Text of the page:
Setting Up Nikola on Windows 10 with Visual Studio Code

Initial Install

The very first step will be installing Python from I am using version 3.8 as of the date of this post. Once Python is installed, open PowerShell as an administrator.

Update pip to the latest version:

python -m pip install -U pip

Then install virtualenv:

pip install virtualenv

At this point you can close PowerShell, at least temporarily. The next item to install is GIT, assuming you are going to be using it for version control (which I highly recommend). and download/install the latest package.

Next up, you want to head over to and download/install the latest version of Visual Studio Code. Once it is installed, open it and install the extensions for Python (ms-python.python), PowerShell (ms-vscode.powershell), and Mako (tommorris.mako). These are optional, but add some command highlighting features that are rather nice.

If you don't all ready have it, I would recommend installing Windows Subsystem for Linux as that is the easies way to get rsync which will be used to deploy the final website to a server. See for install instructions. I tend to use Ubuntu as the distribution, but you can use any you are comfortable with.

Now that the pre-requisites taken care of, we can start working on the actual website. Open up a new PowerShell terminal and navigate to your home directory:

virtualenv nikola-env
cd nikola-env
pip install "Nikola[extras]"
nikola init new-website
cd new-website
git init

Now create a file names .gitignore in the directory new-website and place the following in it:


You can now continue setting up your git repository:

git add .
git commit -m "Initial commit of new website"

You will probably now want to go to GitHub ( and create a new repository (for the rest of this document we will refer to it as git-website-repo). Do not choose the option to initialize the repository on the website. You will, instead, want to follow instructions for "Push an existing repoository". This can be accomplished by:

git remote add origin$username/get-website-repo.git
git push origin master

You can get a more complete rundown of this process at

Now, whenever you want to do something involving Nikola, you should use a file browser to navigate to the directory nikola-env, open a PowerShell window there, and issue the command .Scriptsactivate.ps1. After that you can use all standard Nikola commands, as documented in the getting started guide and the handbook ( and

Nikola Extensions

For the time being, I am only really using 2 Nikola extensions, sidebar which is in the main repository and filetreesubs by felixfontein ( Install them:

nikola plugin --install sidebar
pip install filetreesubs pyyaml

You will now need to make a directory in the main site directory themesyour_theme_namemessages and create a file in that directory. Its contents should be:

    "Recent Posts": "Recent posts",
    "Archives": "Archives",
    "Categories": "Categories",
    "Tags": "Tags",

Obviously, customize this to your liking. Next create a file in the root directory called subs-config.yaml and put the following code in it:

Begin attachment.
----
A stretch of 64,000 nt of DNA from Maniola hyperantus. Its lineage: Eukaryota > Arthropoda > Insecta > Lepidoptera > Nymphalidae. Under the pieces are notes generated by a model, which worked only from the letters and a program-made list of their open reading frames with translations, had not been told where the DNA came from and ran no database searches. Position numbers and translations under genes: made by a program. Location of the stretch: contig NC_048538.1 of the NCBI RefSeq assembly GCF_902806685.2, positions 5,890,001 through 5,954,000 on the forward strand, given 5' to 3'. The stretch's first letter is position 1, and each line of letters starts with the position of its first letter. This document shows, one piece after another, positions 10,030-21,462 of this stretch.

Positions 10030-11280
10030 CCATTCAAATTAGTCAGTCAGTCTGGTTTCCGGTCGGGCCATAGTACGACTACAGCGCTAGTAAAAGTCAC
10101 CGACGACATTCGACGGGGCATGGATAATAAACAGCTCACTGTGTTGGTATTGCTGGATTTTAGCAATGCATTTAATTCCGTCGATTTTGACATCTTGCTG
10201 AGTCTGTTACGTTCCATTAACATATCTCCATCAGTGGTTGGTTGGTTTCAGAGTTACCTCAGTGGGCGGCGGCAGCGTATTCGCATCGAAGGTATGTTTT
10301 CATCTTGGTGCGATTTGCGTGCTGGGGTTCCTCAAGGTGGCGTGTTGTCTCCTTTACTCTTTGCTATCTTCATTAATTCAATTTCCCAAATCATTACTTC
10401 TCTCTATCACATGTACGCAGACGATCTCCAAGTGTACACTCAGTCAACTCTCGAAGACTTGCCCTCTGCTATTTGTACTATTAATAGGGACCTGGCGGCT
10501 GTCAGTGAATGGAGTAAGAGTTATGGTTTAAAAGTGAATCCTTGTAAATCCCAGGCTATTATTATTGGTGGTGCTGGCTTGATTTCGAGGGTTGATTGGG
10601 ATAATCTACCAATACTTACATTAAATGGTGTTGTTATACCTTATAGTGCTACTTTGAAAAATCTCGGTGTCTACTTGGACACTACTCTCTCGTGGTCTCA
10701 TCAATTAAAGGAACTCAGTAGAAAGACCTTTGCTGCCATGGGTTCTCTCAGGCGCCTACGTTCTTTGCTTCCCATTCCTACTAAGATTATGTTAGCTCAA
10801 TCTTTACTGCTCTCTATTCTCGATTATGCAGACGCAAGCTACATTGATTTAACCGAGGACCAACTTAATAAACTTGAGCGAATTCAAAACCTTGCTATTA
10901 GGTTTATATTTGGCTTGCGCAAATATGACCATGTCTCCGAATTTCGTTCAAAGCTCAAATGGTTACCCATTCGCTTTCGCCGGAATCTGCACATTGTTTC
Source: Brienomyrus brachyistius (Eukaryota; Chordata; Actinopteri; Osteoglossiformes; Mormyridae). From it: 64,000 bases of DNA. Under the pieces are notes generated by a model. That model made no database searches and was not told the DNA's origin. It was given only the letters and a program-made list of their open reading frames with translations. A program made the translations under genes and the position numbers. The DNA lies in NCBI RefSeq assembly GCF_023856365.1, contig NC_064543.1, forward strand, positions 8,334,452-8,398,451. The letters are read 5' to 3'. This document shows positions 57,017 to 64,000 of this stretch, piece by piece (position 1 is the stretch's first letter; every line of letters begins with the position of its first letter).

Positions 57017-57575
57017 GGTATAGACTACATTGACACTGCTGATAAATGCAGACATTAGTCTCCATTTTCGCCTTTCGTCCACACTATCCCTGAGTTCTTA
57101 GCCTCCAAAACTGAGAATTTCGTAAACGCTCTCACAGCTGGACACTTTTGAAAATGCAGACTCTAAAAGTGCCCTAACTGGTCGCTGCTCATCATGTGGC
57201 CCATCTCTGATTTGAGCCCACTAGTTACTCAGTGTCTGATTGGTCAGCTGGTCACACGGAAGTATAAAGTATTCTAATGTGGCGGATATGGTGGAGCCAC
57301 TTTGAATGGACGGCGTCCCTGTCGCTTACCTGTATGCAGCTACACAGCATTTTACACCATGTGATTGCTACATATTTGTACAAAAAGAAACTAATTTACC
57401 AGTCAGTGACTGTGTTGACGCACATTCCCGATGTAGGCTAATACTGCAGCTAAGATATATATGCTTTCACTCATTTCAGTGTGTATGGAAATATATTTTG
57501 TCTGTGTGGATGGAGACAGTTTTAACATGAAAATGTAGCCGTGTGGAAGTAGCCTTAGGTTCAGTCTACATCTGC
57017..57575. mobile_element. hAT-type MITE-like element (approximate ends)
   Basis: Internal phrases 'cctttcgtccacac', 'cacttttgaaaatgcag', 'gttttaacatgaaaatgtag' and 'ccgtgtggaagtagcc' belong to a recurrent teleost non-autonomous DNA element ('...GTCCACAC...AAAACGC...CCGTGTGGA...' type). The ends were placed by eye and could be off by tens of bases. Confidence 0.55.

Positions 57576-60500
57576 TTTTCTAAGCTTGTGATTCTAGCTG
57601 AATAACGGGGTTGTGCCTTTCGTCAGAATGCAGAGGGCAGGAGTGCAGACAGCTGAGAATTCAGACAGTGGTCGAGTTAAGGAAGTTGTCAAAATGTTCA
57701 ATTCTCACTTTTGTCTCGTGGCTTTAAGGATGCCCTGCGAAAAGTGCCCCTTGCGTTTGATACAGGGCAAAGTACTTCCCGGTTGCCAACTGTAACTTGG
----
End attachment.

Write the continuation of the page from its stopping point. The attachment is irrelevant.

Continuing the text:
source: output
destination: final
    '<!-- include:sidebar-en -->':
create_index_filename: index.html
create_index_content: |
<!DOCTYPE html>
<html lang="en">
    <title>there's nothing to see here.</title>
    <meta name="robots" content="noindex">
    <meta http-equiv="refresh" content="0; url=..">
    there's nothing to see here. go <a href="..">here</a> instead.
encoding: utf-8
dep_file: '.doit-subs.db'

Finally, create two script files in the root site directory, I have named them build.ps1 and serve.ps1. Their contents should be as follows:


nikola build
filetreesubs subs-config.yaml


nikola serve

And create an alternate config file for Nikola, named also in the root directory:

# -*- coding: utf-8 -*-

from __future__ import unicode_literals

OUTPUT_FOLDER = 'final/'

    'dep_file': '.doit-final.db'

(Many thanks to felixfontein for his example site on which this is based!) Now, if you run the build.ps1 script it will build the site and do substitutions as detailed in the subs-config.yaml file. Running serve.ps1 will start the server that comes with Nikola but direct it to the files that have had substitutions applied.

A final configuration option that will speed things up is to create a file .vscodetasks.json with the following code in it:

    // See
    // for the documentation about the tasks.json format
    "version": "2.0.0",
    "tasks": [
            "label": "Build and sub site",
            "type": "shell",
            "command": "./build.ps1",
            "group": {
                "kind": "build",
                "isDefault": true

This will allow you to launch the build task from within Visual Studio using the command Ctl-Shft-B.

Nikola Scripts

PowerShell scripts for building website, deploying website, new post, etc

Visual Studio Configuration

Make a file called settings.json in the folder .vscode in the same folder as your vs-workspace.code-workspace file and put the following contents into it:

    "restructuredtext.confPath": ""

Also edit your vs-workspace.code-workspace file and include the following:

    "folders": [
            "path": "."
    "settings": {
        "files.associations": {
        "*.tmpl": "mako"
        "editor.wordWrap": "on"

This will turn word-wrap on all the time (very helpful when you are editing a long text document on a small screen) and, more importantly, turn on mako code highlighting for .tmpl files (since Nikola uses a non-standard extension for its Mako templates).


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